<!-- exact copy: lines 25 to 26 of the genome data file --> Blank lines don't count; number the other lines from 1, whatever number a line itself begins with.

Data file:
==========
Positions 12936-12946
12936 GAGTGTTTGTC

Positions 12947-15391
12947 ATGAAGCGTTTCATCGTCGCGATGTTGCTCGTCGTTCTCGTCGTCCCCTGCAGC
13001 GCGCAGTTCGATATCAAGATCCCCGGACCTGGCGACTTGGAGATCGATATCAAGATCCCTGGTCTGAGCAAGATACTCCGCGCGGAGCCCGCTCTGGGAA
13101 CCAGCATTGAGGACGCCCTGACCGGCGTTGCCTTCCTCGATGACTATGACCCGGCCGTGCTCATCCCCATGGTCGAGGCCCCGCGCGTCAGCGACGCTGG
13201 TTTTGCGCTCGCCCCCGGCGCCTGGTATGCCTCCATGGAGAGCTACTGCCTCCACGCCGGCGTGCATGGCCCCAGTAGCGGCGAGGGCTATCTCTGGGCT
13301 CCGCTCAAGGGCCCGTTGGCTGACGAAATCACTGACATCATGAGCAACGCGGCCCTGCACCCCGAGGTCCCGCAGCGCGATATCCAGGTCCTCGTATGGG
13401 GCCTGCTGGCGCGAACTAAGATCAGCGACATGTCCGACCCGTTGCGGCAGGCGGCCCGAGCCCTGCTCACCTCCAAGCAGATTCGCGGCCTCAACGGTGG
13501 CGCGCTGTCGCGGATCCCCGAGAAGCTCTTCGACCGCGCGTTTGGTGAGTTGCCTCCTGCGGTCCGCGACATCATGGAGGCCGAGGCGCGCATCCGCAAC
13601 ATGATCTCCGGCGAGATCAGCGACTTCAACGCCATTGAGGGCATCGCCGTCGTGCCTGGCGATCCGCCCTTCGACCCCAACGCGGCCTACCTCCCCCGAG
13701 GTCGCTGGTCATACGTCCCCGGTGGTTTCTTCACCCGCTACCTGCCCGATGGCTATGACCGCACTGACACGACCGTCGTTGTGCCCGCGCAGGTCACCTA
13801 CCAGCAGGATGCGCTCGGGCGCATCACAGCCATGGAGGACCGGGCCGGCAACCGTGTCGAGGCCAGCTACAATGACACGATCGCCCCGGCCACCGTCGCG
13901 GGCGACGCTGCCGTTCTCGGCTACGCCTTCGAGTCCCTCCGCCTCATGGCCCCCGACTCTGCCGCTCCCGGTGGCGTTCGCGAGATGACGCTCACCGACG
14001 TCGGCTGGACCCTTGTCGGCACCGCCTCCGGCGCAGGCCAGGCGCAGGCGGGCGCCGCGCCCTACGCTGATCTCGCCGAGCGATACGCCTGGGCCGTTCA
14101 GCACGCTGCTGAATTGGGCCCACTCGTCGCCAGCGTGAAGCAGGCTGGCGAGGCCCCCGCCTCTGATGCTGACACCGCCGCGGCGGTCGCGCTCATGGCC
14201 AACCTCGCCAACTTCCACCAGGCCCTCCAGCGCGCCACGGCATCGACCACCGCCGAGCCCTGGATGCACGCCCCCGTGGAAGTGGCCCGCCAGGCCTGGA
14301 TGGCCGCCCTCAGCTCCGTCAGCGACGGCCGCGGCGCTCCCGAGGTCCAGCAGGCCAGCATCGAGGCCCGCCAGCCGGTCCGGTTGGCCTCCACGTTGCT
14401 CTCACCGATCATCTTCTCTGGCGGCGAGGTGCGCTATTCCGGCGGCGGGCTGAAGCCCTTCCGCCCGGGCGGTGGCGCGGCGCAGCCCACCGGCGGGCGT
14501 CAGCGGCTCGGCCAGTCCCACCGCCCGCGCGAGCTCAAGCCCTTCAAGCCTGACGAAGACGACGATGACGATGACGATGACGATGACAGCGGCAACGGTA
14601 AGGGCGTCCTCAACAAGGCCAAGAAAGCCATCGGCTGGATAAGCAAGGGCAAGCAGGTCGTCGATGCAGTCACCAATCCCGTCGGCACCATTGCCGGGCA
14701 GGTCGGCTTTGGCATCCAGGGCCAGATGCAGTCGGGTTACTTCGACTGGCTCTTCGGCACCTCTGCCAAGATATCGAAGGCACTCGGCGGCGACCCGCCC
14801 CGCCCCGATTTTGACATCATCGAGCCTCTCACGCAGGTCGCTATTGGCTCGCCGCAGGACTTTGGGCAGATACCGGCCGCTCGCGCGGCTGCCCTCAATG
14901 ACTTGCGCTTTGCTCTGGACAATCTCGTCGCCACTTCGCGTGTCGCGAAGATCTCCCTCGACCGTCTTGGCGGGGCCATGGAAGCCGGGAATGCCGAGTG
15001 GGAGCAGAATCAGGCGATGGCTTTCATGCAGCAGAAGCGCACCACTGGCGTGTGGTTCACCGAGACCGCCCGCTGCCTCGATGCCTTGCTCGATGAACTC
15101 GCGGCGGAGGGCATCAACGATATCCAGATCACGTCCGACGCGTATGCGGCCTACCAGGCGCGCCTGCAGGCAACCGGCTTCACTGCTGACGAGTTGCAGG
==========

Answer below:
15001 GGAGCAGAATCAGGCGATGGCTTTCATGCAGCAGAAGCGCACCACTGGCGTGTGGTTCACCGAGACCGCCCGCTGCCTCGATGCCTTGCTCGATGAACTC
15101 GCGGCGGAGGGCATCAACGATATCCAGATCACGTCCGACGCGTATGCGGCCTACCAGGCGCGCCTGCAGGCAACCGGCTTCACTGCTGACGAGTTGCAGG